Travel Theme: Parks

Ailsa’s weekly travel theme this week focuses on parks. I love parks! Whether I’m home or traveling, I can’t resist making time to visit a park.

I walk regularly on a linear park (a greenway trail) near my home.  Indianapolis has a great network of interconnecting park trails throughout the city and surrounding neighborhoods.  I could get on  my favorite trail a few blocks from my home and walk to my favorite restaurant downtown — about 11 miles away. I would only have to walk on a street for about 100 feet to cross a bridge and then walk through an intersection. The rest of the distance is on a paved pedestrian path that also allows roller blades, bicycles, and–in some sections–horses.

I love the kind of park where all you have to do is to sit, observing and absorbing nature. Nature and forest preserves are great for this.  Sometimes you need to hike, but most have accessible paths for those for whom hiking is too challenging.   It is always lovely to be walking quietly with your thoughts and then suddenly come upon a deer, see a hawk fly overhead, or greet an old turtle meandering down the path.

I like the kind of park that makes the green space surrounding a museum, reminding you that nature is a form of art as well.  The sculpture garden at MoMA, Millennium Park adjacent to the Art Institute of Chicago, or the wonderful new 100 Acre Art Park at the Indianapolis Museum of Art are three such parks that I always include in my trips to these museums.

I can feel like I’ve left an appendage at home if I don’t have a camera with me when I’m in a park, although I always try to put it away for a period of time so that I don’t overlook the park trying to get a great photograph.  Unless you’re a first time visitor to this blog, you will know that I love taking pictures of flowers.  To capture the fleeting beauty of nature in a photograph is a challenge that is never perfected and never looses its allure.  But, sometimes I like to take pictures of other things in a park than just the flora and fauna.   Park benches, too, always seem to be in almost every park photo set.   Below are some shots that I’ve accumulated over the last few years, including one taken the first time I ventured out with a brand-new DSLR. (see the *) Brrrr — that was a cold and wet day!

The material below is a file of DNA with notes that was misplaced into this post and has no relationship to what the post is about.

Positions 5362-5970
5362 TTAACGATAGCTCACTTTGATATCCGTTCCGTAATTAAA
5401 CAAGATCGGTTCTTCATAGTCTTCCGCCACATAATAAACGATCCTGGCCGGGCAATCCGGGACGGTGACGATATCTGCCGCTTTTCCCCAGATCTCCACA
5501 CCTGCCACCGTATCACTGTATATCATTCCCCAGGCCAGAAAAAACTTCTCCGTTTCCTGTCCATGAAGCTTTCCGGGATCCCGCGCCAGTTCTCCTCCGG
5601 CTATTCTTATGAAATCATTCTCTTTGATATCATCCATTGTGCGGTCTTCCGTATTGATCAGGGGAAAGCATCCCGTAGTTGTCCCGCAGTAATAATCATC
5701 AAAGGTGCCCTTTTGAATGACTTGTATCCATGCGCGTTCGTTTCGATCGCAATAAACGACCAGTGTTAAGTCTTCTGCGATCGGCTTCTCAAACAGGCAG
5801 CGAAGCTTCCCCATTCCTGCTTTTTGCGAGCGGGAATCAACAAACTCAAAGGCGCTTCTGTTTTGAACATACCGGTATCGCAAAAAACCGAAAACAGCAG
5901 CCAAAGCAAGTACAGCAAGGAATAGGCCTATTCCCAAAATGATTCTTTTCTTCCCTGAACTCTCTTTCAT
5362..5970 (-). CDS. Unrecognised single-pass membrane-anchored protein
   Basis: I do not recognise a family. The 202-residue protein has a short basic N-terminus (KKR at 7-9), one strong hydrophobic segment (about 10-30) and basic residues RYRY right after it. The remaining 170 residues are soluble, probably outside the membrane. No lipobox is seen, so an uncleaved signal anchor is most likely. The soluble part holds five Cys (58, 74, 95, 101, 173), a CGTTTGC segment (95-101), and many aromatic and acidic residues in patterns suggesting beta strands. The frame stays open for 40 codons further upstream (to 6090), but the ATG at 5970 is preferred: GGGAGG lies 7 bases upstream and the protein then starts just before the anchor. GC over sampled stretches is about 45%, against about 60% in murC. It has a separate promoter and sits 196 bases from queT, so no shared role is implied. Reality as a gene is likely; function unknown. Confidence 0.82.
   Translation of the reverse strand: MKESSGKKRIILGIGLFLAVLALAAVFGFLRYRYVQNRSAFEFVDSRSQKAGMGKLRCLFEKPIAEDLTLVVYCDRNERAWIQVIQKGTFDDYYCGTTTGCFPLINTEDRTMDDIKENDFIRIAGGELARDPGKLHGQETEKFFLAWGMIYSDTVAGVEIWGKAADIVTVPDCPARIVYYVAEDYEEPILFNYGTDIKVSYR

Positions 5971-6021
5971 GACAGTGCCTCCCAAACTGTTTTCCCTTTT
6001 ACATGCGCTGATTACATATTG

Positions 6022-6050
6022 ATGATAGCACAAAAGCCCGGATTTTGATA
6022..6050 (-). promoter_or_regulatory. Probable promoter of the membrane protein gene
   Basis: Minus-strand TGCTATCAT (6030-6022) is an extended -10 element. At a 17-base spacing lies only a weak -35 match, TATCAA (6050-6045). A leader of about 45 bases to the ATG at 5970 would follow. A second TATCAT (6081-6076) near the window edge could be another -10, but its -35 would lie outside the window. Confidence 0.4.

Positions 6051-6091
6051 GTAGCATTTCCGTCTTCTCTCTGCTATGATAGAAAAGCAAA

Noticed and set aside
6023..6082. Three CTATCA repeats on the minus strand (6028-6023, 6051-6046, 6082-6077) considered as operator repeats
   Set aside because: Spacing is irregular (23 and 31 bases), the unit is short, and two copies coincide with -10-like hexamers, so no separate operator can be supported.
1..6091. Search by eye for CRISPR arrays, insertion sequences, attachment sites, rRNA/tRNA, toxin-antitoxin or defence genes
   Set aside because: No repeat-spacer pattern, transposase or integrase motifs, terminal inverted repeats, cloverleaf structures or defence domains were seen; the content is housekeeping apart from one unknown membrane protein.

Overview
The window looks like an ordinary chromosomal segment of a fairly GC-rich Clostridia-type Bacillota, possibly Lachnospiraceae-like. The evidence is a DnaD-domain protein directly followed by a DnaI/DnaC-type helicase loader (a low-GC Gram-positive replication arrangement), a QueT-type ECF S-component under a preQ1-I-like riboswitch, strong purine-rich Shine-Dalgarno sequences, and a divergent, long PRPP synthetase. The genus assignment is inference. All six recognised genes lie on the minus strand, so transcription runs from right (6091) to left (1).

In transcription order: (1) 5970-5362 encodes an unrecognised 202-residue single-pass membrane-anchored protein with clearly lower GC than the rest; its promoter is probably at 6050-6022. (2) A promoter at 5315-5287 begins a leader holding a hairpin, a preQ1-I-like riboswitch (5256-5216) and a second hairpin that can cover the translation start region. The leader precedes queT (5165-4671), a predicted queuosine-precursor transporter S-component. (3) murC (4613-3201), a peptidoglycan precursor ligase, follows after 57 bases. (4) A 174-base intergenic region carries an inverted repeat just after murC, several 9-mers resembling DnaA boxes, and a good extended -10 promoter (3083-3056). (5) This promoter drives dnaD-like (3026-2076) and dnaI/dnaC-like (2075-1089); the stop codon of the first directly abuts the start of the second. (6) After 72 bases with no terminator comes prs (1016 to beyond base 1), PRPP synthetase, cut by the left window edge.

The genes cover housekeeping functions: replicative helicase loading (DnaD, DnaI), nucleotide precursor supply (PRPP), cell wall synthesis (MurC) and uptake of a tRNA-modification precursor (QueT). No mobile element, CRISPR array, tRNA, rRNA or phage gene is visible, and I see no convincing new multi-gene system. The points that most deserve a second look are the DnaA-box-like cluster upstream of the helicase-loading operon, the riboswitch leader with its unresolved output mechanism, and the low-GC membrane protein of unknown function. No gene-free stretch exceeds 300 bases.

Abandoned Bench, Aullwood Audubon Center, Dayton, OH

Early spring blooms and benches. Fort Tryon Park, Manhattan.

Park bench in autumn, Waycross Camp and Conference Center, southern Indiana

Park Bench with Trellis. White River State Park and Indiana State Museum, Indianapolis

Park Bench in Winter. Waycross Conference Center, Indiana

Park Bench, a great resting place. Six Mile Slough Nature Preserve, Fort Myers, Florida

Snow covered park bench. Indianapolis Museum of Art*

Park Bench in Autumn, with colorful leaves. (My front porch — for when I can’t get to a park).

Park Bench and Spring Bouquet. Indianapolis.

10 responses to “Travel Theme: Parks

  1. beautiful pics that speak to the viewer

  2. I’m a huge lover of benches too. Lovely images.

  3. mobius faith

    Really fantastic bench shots Anne.

    • Thanks, Terry. I think that I like the overgrown bench at Aullwood the most, although the one with the feet on railing (which, of course, isn’t really a bench shot at all) has always been one of my favorites too, even though my model was a bit cantankerous about having photographs taken of his feet.

  4. I love this set of photos. It reminds me of the happy times I’ve sat on benches in parks and gardens watching wildlife and people.

  5. Oh I love it, Anne. I don’t know if you’re on Google+ at all, but it is an extraordinary forum for photographers, with brilliant daily and weekly themes. I saw this post and immediately thought of the Google+ Bench Saturday theme.

    • I have an account, but I haven’t used it beyond the day I set it up. At the time I thought I had too much going on to get involved in another network, but perhaps I should revisit it.